My 23-yr old cousin Graham was diagnosed last year with Burkitt’s lymphoma. We got the call today that his fight has escalated very quickly and he’s about to lose the battle. It’s now just a matter of hours. Please pray for a peaceful passing for him, and for strength and peace for the rest of us.
Burkitt’s lymphoma is a rare kind of non-Hodgkin’s lymphoma (NHL) that originates in the B-lymphocytes, a particular type of cells in the immune system that produce antibodies. The disease was described for the first time in 1956 by Denis Parsons-Burkitt, a surgeon who was working in central Africa.
Burkitt’s lymphoma is an aggressive type of NHL that mainly occurs in children. There are primarily two distinct types of Burkitt’s lymphoma, and these are the sporadic type and the endemic type. Endemic Burkitt’s lymphoma is limited to equatorial Africa that has a very high incidence of this disease. The striking characteristics of endemic variety are large tumors that form in the jaw and abdominal regions. Sporadic variety of this disease occurs in other parts of world other than central Africa. This variety involves B-cells in the bone marrow and abdomen.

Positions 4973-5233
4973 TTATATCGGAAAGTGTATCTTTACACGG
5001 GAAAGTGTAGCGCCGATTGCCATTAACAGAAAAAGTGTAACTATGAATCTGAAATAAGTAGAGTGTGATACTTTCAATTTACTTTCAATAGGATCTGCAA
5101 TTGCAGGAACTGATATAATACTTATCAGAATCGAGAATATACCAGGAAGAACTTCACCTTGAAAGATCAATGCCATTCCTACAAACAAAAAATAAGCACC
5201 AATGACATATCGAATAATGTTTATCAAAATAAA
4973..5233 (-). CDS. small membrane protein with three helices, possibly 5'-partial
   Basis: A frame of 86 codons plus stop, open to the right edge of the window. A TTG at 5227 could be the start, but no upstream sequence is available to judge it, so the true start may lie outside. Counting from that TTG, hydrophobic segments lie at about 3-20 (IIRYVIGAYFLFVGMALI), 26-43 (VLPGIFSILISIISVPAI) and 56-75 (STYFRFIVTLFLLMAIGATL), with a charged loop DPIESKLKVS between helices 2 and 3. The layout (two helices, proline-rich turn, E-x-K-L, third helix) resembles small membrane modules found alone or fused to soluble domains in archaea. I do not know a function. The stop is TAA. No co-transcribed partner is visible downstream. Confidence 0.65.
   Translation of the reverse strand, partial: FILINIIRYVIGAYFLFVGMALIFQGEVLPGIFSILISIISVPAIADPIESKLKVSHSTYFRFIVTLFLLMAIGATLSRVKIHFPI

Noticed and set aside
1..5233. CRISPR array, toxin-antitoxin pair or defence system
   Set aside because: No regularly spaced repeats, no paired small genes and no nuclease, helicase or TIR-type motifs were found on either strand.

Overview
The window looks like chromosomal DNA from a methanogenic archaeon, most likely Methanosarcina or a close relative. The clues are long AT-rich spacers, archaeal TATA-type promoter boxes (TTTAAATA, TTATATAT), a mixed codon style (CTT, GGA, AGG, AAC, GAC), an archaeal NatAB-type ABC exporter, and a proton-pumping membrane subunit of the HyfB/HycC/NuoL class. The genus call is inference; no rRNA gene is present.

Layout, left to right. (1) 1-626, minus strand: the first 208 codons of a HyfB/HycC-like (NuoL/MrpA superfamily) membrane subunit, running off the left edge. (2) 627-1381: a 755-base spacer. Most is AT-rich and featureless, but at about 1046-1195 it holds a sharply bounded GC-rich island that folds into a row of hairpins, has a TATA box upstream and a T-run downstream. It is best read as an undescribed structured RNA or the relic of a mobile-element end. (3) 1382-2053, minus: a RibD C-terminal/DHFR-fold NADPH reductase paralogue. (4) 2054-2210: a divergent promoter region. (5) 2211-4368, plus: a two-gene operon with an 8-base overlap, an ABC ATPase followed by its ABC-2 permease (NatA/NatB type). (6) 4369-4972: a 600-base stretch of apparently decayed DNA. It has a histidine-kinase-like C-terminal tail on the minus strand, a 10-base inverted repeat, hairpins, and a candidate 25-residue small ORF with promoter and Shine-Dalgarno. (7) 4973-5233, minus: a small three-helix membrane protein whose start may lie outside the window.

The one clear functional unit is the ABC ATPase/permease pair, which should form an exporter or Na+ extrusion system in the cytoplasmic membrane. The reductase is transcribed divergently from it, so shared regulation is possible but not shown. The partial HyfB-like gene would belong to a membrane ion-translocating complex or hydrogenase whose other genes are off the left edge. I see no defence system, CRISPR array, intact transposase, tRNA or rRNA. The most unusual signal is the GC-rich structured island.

Often referred to as B-cell lymphoma or B-cell leukemia, this disease originates primarily due to B-cells getting infected with Epstein-Barr virus. Other factors that aid in the occurrence of the disease include inheritance patterns and chromosomal defects. Symptoms of this disease are dependant on the site of origin of this disease. Some common symptoms observed in this disease include painful swelling of the affected area, nausea, vomiting, fever and anemia. Since the malignancy grows rapidly, the health of child also deteriorates rapidly. Diagnosis of this disease is possible through bone marrow aspiration and biopsy of the affected region. Other diagnostic procedures include determining blood counts, microscopic examination of spinal fluid and CT scans.
Even though, Burkitt’s lymphoma is a highly invasive cancer, it is also one of the more curable forms of lymphoma. The most common therapeutic approach is chemotherapy. Some of the drugs that are used for treatment include doxorubicin, cyclophosphamide, vincristine, methotrexate, cytarabine, ifosfamide and etoposide. However, the success of the therapy depends on the stage at which the disease is diagnosed. Other therapeutic approaches include bone marrow transplantation (BMT), immunotherapy using monoclonal antibodies and radiation therapy.